UMSL Anthropologist Susan Brownell talks Olympic postponement
Last week an Olympic record, of sorts, was set. It was the first time in the Olympics’ 124-year modern history that the games were postponed.
Japanese Prime Minister Shinzo Abe and International Olympic Committee President Thomas Bach announced the games – originally scheduled for July 24-Aug. 9 in Tokyo – would be postponed about a year due to the novel coronavirus pandemic.
Susan Brownell, professor of anthropology at the University of Missouri–St. Louis and Olympic researcher who has attended six games, noted the Olympics have been disrupted only by war in the past and the postponed games face new challenges in the face of COVID-19.
A link to the past
In 1916, the Berlin Summer Olympics were canceled due to the outbreak of World War I. More than two decades later, World War II was responsible for the cancellation of four games: the 1940 Summer Olympics, 1940 Winter Olympics, 1944 Summer Olympics and 1944 Winter Olympics.
One of those cancelations – the 1940 Summer Olympics – links the past to today. Tokyo had been scheduled to host the games, but an increasingly nationalist, militarized government changed that.
“That was an interesting fact,” Brownell said. “Japan was already going to announce its emergence as an equal among the strong nations of the world in 1940. Japan itself actually rescinded the rights to the games because the military had basically taken over the government and they had more important things to do, which was to invade east Asia.”
Of course, the situation today is much different than in 1940.
Olympics in the time of pandemic
In addition to the Olympics, Brownell’s work at UMSL has focused on China and also epidemics and pandemics. The intersection of her research interests provides her with a unique perspective on the situation.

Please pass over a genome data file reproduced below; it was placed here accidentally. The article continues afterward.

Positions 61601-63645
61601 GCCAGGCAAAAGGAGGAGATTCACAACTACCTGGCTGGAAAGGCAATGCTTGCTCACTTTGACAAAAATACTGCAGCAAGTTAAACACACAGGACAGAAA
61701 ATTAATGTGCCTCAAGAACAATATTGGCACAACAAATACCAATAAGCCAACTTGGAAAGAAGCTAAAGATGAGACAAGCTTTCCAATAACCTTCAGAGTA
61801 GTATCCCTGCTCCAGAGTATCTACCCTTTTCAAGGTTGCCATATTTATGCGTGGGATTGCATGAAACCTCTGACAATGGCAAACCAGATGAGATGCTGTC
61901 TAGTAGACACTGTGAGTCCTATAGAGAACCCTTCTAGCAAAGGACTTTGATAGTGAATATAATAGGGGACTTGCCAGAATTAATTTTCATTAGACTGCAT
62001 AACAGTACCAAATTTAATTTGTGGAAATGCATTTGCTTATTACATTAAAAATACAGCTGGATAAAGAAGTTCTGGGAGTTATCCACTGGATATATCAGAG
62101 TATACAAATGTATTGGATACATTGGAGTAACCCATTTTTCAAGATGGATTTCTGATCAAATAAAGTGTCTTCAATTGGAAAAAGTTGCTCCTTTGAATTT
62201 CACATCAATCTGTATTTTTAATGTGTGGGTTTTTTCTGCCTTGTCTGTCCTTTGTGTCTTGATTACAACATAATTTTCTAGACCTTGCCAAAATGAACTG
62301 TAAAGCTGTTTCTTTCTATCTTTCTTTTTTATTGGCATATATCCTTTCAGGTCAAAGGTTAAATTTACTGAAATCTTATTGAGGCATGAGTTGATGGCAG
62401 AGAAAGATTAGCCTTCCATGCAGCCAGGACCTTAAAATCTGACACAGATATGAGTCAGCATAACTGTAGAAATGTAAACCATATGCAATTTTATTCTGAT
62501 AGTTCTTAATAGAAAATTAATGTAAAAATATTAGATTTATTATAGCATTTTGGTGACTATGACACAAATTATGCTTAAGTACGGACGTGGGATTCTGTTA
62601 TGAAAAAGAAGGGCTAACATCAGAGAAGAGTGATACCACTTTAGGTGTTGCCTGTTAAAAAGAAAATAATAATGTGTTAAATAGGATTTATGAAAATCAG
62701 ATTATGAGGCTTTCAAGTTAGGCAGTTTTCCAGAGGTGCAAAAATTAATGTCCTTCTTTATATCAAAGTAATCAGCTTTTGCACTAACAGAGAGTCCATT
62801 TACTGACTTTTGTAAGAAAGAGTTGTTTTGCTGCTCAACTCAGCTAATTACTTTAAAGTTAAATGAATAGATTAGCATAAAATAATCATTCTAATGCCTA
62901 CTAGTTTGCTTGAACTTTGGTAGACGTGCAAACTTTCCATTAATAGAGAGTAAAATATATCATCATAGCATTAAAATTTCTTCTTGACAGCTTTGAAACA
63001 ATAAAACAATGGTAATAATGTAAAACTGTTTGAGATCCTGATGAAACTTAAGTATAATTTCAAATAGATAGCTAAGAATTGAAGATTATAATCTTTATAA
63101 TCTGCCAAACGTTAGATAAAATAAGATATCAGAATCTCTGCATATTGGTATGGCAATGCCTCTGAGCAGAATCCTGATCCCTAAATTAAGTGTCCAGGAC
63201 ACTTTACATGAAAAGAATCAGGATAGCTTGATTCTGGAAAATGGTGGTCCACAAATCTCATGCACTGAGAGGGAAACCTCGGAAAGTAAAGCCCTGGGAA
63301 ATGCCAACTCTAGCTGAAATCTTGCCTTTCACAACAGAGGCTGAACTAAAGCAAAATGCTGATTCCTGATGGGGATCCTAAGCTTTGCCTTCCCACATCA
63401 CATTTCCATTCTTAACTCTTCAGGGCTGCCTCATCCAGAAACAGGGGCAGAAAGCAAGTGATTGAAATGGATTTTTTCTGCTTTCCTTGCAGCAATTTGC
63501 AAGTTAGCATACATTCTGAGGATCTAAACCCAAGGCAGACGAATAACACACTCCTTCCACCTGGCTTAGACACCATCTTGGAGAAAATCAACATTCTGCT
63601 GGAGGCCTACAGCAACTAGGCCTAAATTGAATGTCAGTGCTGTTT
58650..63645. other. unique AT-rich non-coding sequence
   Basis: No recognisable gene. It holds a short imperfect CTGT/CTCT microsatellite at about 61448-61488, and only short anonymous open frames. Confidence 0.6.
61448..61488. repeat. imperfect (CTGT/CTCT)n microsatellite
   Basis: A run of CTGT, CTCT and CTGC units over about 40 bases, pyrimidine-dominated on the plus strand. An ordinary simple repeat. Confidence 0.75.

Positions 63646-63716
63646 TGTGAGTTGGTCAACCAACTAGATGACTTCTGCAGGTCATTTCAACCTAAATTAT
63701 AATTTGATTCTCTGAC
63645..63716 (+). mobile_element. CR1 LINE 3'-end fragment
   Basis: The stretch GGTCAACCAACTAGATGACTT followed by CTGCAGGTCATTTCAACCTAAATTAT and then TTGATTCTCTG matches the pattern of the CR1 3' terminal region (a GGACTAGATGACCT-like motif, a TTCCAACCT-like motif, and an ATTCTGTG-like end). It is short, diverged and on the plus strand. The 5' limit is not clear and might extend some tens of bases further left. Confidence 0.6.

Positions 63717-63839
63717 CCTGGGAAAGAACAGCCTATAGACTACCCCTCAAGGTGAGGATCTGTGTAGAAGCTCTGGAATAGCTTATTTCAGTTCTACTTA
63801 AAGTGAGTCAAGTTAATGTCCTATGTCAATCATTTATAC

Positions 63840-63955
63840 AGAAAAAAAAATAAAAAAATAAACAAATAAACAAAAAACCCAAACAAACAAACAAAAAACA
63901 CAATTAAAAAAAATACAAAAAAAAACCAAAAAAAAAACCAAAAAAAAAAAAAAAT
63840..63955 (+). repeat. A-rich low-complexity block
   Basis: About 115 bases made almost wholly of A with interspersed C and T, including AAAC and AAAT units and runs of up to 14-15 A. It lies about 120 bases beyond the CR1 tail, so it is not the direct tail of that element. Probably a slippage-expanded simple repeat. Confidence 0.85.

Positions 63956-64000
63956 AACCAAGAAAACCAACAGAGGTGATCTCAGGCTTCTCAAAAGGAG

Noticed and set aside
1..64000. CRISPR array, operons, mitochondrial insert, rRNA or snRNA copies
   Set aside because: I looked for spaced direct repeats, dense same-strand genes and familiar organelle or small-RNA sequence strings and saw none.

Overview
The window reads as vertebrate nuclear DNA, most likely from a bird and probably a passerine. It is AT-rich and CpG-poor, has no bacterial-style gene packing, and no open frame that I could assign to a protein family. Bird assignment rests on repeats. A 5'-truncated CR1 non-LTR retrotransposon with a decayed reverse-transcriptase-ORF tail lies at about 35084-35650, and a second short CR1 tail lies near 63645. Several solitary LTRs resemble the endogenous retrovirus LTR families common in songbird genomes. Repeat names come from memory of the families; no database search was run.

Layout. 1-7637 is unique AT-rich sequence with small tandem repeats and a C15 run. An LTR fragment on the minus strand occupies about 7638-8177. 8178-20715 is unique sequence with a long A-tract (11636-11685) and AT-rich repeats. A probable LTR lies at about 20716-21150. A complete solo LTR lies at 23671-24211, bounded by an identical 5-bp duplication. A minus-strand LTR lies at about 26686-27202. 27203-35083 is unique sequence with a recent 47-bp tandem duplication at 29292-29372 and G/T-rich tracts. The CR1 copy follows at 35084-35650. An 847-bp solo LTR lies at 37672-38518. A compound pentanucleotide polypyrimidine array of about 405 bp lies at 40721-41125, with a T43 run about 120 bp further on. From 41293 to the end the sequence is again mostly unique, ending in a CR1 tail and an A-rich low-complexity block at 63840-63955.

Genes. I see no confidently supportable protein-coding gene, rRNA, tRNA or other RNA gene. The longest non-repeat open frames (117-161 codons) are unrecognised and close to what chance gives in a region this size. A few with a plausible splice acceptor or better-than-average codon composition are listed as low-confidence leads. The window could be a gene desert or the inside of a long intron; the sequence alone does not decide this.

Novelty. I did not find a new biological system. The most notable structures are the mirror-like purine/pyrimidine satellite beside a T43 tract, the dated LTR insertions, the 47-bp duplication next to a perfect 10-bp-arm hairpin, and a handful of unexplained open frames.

International conflict shaped past decisions, but Brownell said this year’s postponement decision coincides with a new era of disease patterns. Increased globalization and international travel in the 21st century have led to what she describes as a “global disease ecology.” This means that an illness occurring anywhere in the world has the potential to spread across the globe.
She admitted there has been some debate among experts, but the current pandemic seems to support the idea.
“That’s what’s going on,” Brownell said. “We’ve entered a new era of global disease patterns that is unprecedented in human history, and obviously, that has an effect on global events like the Olympic Games.”
While the postponement of the Olympics due to a pandemic is unprecedented, other games have been held during serious outbreaks of disease. The 1920 Summer Olympics in Antwerp, Belgium, proceeded at the tail end of the 1918 flu pandemic. More recently, the 2016 Summer Olympics in Rio de Janeiro was held during a Zika virus epidemic, but the nature of the disease made it possible to carry on with the games.
“One thing we learned was that a mosquito-borne disease isn’t so much of an issue during an Olympic Games because they’re held in a limited space,” Brownell said. “You can do really intense mosquito control measures in the city.”
COVID-19 is a different case, though. The virus is highly contagious and can incubate for up to two weeks. It’s spread by respiratory droplets produced via breathing, coughing or sneezing. People can also catch it by touching surfaces that have been contaminated and then touching their faces. This makes large gatherings particularly effective in spreading the virus.